If you realize that all things change,
there is nothing you will try to hold on to.
If you aren’t afraid of dying,
there is nothing you can’t achieve.
Trying to control the future
is like trying to take the master carpenter’s place.
When you handle the master carpenter’s tools,
chances are that you’ll cut your hand.
(Tao Te Ching, chapter 74, translation by Stephen Mitchell)
Of All the Things We Must Not Try to Control
There is that word, realize, again. He said it a couple chapters ago, when talking about our need to heal ourselves of all knowing. First “realize” that you are sick; then you can move toward health. Now, we need to “realize” that all things change.
This is another one of those things we all presume we all know, already. Of course, we know all things change, right? But, realizing is a very different kind of knowledge than presuming, as we have already begun to discover. For one thing, notice, he didn’t say realized. It isn’t in the past tense. It is ever in the present tense. To realize anything is spontaneous and intuitive. Realizing flows from the inner core of your being. It is intuitively knowing.
And, this is important, because realizing, as contrasted with presuming, actually has the power to make a difference in your life. If you realize that all things change, there is nothing you will try to hold on to. That means that until you realize that all things change, there will always be something you will try to hold on to.
Presuming is a disease, remember? Yeah, we need to be healed of all of that. But, oh to realize! There is where we tap into the real power of the Tao.
As long as we are holding on to something, we are fearing what the future might bring. And, fear of the future, just like the fear of anything, always brings about attempts at trying to control it.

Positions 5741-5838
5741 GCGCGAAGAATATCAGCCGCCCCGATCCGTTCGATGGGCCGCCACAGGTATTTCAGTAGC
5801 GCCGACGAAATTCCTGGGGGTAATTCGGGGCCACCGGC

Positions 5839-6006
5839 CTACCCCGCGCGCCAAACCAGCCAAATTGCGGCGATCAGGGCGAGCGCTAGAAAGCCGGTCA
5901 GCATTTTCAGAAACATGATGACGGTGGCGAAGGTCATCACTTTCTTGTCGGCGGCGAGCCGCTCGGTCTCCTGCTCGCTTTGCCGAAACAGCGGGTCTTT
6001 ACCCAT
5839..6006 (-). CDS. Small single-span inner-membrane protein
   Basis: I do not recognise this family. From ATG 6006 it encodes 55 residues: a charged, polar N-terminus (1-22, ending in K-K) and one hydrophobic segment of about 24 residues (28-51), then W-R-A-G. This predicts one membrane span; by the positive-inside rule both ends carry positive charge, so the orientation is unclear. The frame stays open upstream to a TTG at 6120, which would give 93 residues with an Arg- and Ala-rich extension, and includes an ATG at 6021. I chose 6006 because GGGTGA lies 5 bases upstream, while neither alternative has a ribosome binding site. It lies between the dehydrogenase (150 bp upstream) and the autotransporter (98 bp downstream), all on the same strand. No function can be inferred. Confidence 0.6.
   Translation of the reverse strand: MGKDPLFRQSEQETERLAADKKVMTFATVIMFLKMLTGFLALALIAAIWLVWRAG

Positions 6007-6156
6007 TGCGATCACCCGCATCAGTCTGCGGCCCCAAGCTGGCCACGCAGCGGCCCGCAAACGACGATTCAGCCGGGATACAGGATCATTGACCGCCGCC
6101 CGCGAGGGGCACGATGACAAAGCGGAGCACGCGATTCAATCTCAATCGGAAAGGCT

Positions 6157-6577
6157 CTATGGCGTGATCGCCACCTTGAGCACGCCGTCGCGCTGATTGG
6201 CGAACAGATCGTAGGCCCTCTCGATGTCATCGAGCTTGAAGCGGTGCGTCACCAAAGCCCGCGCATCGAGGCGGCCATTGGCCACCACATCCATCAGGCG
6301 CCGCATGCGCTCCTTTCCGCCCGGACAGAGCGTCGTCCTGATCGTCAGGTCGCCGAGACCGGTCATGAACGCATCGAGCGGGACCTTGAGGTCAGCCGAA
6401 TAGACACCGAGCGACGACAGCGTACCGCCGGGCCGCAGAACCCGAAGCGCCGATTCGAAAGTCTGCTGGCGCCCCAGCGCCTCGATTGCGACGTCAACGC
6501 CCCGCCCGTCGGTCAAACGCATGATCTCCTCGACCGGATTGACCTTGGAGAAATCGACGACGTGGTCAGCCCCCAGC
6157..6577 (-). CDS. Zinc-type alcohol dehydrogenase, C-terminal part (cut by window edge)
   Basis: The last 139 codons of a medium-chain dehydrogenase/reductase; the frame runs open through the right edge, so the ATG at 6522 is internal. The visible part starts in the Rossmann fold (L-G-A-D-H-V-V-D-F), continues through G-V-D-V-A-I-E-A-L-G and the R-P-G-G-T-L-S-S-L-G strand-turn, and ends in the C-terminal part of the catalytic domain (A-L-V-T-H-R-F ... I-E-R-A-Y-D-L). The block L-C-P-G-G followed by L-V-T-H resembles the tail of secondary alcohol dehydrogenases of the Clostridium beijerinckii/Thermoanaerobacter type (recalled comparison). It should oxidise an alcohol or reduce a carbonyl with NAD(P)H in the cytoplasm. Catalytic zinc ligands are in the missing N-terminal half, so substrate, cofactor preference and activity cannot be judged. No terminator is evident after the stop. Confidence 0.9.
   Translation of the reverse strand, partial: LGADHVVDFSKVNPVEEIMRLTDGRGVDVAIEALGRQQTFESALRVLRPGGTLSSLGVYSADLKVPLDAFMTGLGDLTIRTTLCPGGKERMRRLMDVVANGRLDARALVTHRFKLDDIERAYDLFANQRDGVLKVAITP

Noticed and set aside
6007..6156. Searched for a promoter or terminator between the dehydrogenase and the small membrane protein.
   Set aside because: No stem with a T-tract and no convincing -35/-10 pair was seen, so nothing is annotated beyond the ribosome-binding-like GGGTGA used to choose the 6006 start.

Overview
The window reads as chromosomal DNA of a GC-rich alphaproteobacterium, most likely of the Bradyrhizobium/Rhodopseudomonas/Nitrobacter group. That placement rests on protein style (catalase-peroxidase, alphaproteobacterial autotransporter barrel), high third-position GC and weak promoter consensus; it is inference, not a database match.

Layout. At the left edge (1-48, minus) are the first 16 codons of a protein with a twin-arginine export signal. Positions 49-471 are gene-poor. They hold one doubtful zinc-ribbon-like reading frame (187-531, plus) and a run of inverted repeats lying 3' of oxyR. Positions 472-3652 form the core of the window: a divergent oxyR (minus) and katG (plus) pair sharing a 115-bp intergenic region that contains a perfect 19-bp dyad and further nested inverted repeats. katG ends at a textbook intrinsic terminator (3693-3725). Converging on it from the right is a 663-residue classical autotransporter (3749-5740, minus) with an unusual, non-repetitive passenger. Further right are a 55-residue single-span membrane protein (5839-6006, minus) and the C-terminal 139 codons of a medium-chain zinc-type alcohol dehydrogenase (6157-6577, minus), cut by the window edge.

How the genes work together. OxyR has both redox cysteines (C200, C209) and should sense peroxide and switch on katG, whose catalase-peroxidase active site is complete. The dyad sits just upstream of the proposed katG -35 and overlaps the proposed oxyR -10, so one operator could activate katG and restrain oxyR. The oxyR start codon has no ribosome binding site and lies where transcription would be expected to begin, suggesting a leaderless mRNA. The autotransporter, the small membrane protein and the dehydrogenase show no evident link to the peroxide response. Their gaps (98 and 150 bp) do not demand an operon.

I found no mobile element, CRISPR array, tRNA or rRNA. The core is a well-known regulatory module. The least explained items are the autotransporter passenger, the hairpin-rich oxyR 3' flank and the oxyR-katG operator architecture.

Lao Tzu uses an interesting metaphor to illustrate this attempt at trying to control the future. He says, to do so is like trying to take the master carpenter’s place. Handle those tools, and you are likely to cut your hand.
Of all the things we must not try to control, this one is, perhaps, the most important one. Not even the Tao attempts it. And, if we are in harmony with the Tao, we won’t, either.
I can already anticipate the question forming in your mind, right about now. How do I realize this? But, I can’t help you, there. There is no “how to” when it comes to realizing. Remember, it is spontaneous. It just happens. The proverbial “light bulb” goes on. It is a “Eureka!” moment. Suddenly, you know. It was so simple. It was always so simple. How silly that we didn’t see it, before. But, how could we have seen it?
How do we get there (setting it off into some unknown future), isn’t nearly as important as what are we going to do, now that we know.
You are going to let go of everything. All things change. Let them. Relax. Breathe. The future is no longer something I am interested in trying to control. This present moment is all there is. I am not even afraid of dying. I am powerful. There is nothing I can’t achieve.